Filmy is looking at creating Junior Filmy as a permanent slot. “We are targetting kids between 12-14 years. We are giving them enough time to sample the channel and get habituated. Four years from now, they can form the core TG of our channel. So we are looking at long term benefits,” elaborates Kapoor.

Zee Cinema, however, is using the kids slot as a summer two-month push to attract them during vacation time.

For a channel that is sitting on a huge library, Zee Cinema has made no new purchases. It is utilising the films that it already has in its library – Fun2sh, Pyaare Mohan, Ishq, Tarzan The Wonder Car and Makdee. Apart from these, the channel shows Englsih films like George of the Jungle and Return to the 36th chamber of Chaolin which are dubbed in Hindi.

“Our library is big enough and the titles that we have chosen have consistently done well for the channel. So we decided to put them all together in a slot and run a festival,” points out Chawla.

On the other hand Filmy has long term plans and wants to establish the slot as a complete kids destination.

“We are looking at it for long term. We still need to give this slot at least 5-6 months to consolidate. In the meantime, we are promoting it on-air and will go on-ground slowly. We want to establish this slot,” says Kapoor.

Animation is the sudden cessation of creativity stupidity

May 20, 2008

Animation is the biggest industry after IT / BPO and Networking. Computer animation is one of the most rapidly growing areas of creative and technical development. Computer-generated 3D sequences in television & movies, special effects, computer-animated simulator rides, computer video games and virtual environments are some of the more visible applications of 3D computer animation.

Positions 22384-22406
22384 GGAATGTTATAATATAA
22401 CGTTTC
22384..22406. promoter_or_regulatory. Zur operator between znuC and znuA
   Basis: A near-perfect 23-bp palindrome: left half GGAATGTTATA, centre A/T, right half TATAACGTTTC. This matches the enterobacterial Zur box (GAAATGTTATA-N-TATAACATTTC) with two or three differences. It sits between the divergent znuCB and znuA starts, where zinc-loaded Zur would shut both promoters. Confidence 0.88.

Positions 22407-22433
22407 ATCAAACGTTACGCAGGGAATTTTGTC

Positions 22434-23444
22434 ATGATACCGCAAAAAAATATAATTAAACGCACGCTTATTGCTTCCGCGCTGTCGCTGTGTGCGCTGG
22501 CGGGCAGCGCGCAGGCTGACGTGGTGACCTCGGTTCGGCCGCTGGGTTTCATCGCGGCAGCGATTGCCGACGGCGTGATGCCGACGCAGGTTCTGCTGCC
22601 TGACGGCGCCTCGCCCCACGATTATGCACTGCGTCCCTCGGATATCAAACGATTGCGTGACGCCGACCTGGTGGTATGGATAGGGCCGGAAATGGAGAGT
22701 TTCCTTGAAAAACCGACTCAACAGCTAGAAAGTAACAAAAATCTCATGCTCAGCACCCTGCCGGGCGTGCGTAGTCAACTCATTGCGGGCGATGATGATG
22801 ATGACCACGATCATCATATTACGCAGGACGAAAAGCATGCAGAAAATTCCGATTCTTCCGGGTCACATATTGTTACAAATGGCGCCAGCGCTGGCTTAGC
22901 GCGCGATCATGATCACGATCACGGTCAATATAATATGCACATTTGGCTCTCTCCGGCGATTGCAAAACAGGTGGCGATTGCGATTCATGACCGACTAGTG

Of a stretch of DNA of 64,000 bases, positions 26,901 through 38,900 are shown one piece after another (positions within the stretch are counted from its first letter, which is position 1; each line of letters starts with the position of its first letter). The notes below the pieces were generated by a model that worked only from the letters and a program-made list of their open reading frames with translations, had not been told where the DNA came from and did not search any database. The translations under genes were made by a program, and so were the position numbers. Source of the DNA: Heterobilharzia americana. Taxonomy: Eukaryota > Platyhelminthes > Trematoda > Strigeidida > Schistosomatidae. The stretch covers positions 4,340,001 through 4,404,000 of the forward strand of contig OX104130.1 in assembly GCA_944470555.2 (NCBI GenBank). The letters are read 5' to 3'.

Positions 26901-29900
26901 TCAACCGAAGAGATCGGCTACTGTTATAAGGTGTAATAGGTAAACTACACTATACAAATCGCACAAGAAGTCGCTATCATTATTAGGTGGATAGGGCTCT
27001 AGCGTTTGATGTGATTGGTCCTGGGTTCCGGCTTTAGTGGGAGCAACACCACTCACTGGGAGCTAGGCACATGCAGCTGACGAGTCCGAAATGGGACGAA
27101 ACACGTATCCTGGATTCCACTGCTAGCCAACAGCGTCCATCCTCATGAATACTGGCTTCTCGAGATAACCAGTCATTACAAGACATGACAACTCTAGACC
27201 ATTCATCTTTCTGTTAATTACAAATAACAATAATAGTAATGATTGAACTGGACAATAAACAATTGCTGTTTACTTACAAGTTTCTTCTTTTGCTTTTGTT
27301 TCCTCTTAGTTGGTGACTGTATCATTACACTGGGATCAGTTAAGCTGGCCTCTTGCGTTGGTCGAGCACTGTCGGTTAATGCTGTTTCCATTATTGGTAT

The general growth is mostly seen in the latest movies, television serials and advertisements, the creativity stupidity. One such example could be the ‘bubblegum’ advertisement on television or the most famous mosquito killer advertisement of ‘All Out’. Animations are used in educational field to help understand the children in a better way. Various diagrams and figures are taught with the help of 2D animation.

“Studies taught verbally are not as much effective as they being taught with the help of visual media”, says Rolika from Arena Multi Media, Jaipur.

“According National Association of Software and Services Companies (NASSCOM), skilled manpower demand-supply gap is huge and the current training infrastructure is inadequate to help narrow the gap. By 2010, the industry will grow to a level of providing jobs for 300,000 professionals in India”, says Rajni from Animaster, Jaipur.

But there also lies a problem. The trained animation experts in the country are expected to be just above 3700. The manpower in the animation industry is expected to grow at a cumulative average growth rate of 14% through 2010. As the studios expand their facilities, they will put pressure on manpower supply.

The animation industry is expected to be $869-million market by 2010 as against the global market of around $59 billion. Poised for growth in India, Animation usage has expanded not only in the field of cartoons but also in Films, Television, Gaming, Music, Internet, Digital products and Services. Website designing and development are recent additions to it.

A career in computer animation is exciting, fast changing and rewarding area to be involved with. Well-qualified professionals in this area are, and will, in the foreseeable future, continue to be in great demand internationally and command substantial rewards. The Internet age has created a growing demand globally for talented animation artists.

Gone are the days when animations were distant dream for Indian media. Animations are used in most of the Bollywood movies to create special effects or characters. There are linguistic cartoon sequels created for small screen.

“Jaipur is expected to have a film city just like Mumbai in a near future. The team is being created from Mumbai itself for the set up”, says Subashish from Gekco, Jaipur.